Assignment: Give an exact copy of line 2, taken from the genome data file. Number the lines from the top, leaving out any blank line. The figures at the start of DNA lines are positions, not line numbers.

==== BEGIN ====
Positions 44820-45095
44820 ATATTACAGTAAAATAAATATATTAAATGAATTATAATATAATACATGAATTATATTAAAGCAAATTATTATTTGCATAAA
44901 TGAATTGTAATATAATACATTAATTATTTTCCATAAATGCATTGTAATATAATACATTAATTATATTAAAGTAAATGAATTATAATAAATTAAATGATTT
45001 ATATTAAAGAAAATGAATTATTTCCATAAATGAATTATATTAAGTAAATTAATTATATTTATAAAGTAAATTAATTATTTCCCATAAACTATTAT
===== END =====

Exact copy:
44820 ATATTACAGTAAAATAAATATATTAAATGAATTATAATATAATACATGAATTATATTAAAGCAAATTATTATTTGCATAAA